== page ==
FR full range ground spectrometers and 10
scientists participated in the 2001 field session. Several thousand spectra of leafy spurge
and related shrubs and grasses were collected, along with sever
al hundred calibration site
spectra which were obtained in conjunction with the EO
1 overpass on July 6. In a
separate field effort, several hundred calibration spectra were obtained simultaneously
with the AVIRIS overflight on June 21. Project collabora
tors eventually hope to compile
these spectra, plus those obtained in the three previous years, in a publishable form such
as a CDROM or website, for use by other researchers.

2001 leafy spurge canopy analysis
: (Pablo J. Zarco
Tejada (CSTARS, UCDavis)


field sampling campaign was carried out for biochemical analysis of leaf chlorophyll
concentrations through SPAD
502 chlorophyll meter readings (Minolta Camera Co.,
Ltd., Japan) along with leaf reflectance and transmittance. Leaf and bracts optical
ements were acquired from the leafy spurge samples at different locations in order
to use reflectance and transmittance as inputs in the canopy reflectance models. Scaling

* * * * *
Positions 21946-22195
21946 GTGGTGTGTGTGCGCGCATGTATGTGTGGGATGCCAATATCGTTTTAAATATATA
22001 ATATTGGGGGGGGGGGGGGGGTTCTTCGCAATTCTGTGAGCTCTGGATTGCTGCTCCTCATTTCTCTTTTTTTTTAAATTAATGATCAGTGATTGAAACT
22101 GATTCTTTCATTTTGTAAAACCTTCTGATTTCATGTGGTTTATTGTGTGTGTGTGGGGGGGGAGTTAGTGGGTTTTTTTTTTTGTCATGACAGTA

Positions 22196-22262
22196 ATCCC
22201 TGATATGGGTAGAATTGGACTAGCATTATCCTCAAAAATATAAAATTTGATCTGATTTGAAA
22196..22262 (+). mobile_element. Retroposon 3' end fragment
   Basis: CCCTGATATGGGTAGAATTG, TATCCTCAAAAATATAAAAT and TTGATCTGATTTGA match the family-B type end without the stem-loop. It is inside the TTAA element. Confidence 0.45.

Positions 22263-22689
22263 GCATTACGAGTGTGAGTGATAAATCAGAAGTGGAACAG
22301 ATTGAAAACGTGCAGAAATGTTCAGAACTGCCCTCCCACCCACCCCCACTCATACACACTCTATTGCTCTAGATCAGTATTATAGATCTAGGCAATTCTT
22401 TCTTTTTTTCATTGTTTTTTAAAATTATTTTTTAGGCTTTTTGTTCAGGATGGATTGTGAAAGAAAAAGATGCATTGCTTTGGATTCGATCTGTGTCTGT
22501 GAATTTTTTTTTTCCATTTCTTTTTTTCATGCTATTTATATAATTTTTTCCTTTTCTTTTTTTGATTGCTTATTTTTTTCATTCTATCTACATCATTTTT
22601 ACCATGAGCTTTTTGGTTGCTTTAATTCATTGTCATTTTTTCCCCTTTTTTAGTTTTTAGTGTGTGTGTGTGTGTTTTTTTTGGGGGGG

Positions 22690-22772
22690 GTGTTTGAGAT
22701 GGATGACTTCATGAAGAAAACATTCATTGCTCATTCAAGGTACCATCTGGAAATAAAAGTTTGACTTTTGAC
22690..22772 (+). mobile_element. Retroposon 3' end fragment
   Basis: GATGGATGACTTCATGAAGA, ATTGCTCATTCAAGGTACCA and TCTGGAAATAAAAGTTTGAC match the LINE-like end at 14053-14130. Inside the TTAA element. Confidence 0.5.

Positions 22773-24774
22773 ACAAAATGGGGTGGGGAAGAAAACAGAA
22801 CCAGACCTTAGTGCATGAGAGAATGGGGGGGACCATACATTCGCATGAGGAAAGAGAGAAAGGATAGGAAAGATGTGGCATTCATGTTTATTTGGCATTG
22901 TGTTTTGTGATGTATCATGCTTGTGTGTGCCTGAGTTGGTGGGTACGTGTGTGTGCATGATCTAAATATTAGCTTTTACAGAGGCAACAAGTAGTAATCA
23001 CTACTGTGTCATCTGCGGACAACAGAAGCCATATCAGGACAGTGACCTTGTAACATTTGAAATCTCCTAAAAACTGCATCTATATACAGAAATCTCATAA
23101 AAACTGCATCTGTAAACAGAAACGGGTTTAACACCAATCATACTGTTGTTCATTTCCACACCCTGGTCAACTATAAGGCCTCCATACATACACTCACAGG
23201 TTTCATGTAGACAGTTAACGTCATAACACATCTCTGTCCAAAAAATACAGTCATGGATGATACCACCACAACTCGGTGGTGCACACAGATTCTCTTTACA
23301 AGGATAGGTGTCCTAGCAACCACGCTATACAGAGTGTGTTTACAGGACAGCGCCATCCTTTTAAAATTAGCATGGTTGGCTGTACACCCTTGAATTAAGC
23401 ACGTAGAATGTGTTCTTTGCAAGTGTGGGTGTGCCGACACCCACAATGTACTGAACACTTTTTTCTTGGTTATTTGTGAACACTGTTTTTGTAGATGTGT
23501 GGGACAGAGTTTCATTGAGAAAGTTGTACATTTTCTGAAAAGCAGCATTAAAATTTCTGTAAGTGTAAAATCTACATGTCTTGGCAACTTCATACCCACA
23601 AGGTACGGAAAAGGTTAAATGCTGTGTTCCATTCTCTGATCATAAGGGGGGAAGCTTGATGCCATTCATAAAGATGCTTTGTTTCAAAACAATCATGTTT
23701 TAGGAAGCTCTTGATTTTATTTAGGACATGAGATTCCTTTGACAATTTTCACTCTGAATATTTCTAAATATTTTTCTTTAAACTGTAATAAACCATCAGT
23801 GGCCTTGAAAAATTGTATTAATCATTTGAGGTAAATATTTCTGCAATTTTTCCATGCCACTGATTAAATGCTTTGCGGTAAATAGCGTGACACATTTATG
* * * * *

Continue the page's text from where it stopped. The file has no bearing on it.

up from leaf level to canopy level requires leaf reflectance and transmittance data
as input
to canopy reflectance models.

Single leaf reflectance and transmittance measurements were acquired on all leaves and
bracts using a Li
Cor 1800
12 Integrating Sphere apparatus coupled by a 200

diameter single mode fiber to an GER
2600 spectrom
eter yielding a 0.5

nm sampling
interval and 2.5 nm spectral resolution in the 340

nm range. Single leaf reflectance
and transmittance measurements were acquired with the integrated sphere following the
methodology described in the manual of the Li
r 1800
12 system in which six signal
measurements are required: transmittance signal (TSP), reflectance signal (RSS),
reflectance internal standard (RTS), reflectance external reference (RST), and dark
measurements (TDP, RSD). Reflectance (Rfl) and transmi
ttance (Tns) are calculated
assuming a constant center wavelength and spectral bandpass (Equations [1] and [2]).








the reflectance of Barium Sulfate.

The laboratory measurement
s of leafy spurge reflectance and transmittance along with
structural parameters permit the simulation of canopy reflectance through radiative
transfer modeling. The approach adopted (Zarco